RANSON — Students at Ranson Elementary School are getting a unique experience outside the classroom. It’s a classroom that’s outside literally in their own backyard.

Engineers Without Borders International, a nonprofit organization, assisted in creating an outdoor classroom that includes musical instruments, 10 benches, bluebird houses and a solar energy set-up that can pump rainwater all on the Ranson campus.

Debra Corbett, Ranson’s principal, said the project started two years ago with a garden and picnic tables on campus.

“The children could work with their hands in the garden and gain a sense of awareness about nature,” Corbett said. “Once the outside classroom was here, the student interest has exploded. They come out here and make sketches. They’re excited and vocal. If I heard that much noise inside, I would come down the hall to see what’s going on. Out here, it’s not a problem.”

Kindergarten teacher Anne Miller was influential in getting grants to develop the area into a class space.

“We had worked with Ranson Old Town Community Gardens for the school garden. I thought this would be a perfect space for a classroom where the kids could touch and feel and be with nature,” Miller said.

Miller connected with Engineers Without Borders members Roger Ethier, Borders’ technical director and co-founder; Ismail Celik and former teacher Jim Jenkins. Engineers Without Borders International created an outdoor classroom at North Jefferson Elementary School last year. Tentative plans are in the works for a third garden, pending suggestions from the community.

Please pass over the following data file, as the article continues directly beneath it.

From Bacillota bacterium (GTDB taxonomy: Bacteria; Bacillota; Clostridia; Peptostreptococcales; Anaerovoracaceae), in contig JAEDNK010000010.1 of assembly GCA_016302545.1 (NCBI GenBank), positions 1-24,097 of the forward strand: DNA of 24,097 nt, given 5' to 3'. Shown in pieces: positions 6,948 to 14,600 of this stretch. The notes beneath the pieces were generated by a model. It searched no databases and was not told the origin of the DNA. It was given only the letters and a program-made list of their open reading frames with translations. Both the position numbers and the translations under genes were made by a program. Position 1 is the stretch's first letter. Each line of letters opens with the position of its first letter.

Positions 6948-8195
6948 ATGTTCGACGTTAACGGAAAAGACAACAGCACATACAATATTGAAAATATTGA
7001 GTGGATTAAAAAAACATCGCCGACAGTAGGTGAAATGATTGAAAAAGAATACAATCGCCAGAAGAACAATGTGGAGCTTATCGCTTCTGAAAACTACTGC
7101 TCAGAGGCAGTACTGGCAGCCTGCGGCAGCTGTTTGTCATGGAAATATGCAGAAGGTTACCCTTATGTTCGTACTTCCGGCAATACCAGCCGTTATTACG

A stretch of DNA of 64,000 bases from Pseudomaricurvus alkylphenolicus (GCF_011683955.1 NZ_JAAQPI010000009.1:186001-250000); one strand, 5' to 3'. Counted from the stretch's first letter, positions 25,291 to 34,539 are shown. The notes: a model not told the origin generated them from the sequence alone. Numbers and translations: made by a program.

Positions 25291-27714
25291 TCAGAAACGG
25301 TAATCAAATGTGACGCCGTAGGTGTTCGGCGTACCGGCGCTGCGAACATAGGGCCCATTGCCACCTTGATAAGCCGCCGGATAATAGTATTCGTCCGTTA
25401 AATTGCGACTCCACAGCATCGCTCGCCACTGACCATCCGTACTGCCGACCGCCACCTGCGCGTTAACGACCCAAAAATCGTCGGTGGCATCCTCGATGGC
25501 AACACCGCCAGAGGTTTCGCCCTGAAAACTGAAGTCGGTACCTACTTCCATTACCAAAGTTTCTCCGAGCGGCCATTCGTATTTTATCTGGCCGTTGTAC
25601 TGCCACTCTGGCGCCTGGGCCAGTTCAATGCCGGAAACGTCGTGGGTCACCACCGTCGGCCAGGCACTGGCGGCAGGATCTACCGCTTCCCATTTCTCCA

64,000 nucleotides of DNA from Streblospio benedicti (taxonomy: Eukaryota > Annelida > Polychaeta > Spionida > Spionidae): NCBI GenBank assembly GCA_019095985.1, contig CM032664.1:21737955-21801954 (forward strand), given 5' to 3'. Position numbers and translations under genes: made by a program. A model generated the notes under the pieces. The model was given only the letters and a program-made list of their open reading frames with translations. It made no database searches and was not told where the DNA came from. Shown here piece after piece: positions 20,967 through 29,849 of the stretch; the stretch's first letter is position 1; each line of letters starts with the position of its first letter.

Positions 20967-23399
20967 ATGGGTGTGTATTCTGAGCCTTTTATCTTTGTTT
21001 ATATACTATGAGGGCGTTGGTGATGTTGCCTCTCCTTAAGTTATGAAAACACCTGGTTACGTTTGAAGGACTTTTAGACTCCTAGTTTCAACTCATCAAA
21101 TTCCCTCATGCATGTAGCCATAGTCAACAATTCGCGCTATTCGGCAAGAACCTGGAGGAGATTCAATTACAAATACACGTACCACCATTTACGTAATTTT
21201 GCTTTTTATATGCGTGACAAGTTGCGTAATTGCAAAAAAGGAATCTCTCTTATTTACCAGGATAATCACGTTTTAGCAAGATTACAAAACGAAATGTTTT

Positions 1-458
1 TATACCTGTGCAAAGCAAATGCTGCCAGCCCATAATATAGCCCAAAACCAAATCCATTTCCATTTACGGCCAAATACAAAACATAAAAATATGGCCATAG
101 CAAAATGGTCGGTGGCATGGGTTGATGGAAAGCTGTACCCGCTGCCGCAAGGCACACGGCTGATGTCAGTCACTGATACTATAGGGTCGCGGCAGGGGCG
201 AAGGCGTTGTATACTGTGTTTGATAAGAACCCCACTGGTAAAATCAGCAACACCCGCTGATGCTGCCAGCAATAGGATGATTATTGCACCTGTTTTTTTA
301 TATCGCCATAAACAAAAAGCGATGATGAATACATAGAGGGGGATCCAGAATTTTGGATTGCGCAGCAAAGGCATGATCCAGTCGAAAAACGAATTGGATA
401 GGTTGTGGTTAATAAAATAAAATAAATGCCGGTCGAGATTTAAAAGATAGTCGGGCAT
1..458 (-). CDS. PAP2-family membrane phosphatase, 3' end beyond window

“This kind of classroom opens up new pathways for learning,” said Ethier. “It’s something they don’t get inside or at home. Statistics from an outdoor classroom in Boston showed the dropout rate for students was reduced by 50 percent.”

Work began on the classroom in May in time for it to be ready for the school year. Walmart in Charles Town donated $2,400 for the project.

“The city of Ranson brought in large tree stumps for the children to sit on,” Ethier said. “They have been willing to help with whatever we need. We are going to be making a labyrinth shortly. Ranson will deliver the 400 to 600 pounds of stones needed.”

A labyrinth is a network of stone paths that people silently follow.

“Walking the labyrinth will slow kids’ minds down. They become more aware of where they are,” Ethier said.

Corbett said three to four classes are able to use the outdoor classroom at the same time.

On a recent Friday afternoon, Miller’s kindergarten class along with Melissa Back’s class used the area to watch science experiments performed on pumpkins.

Ranson Elementary School has 330 students grades K through 5.

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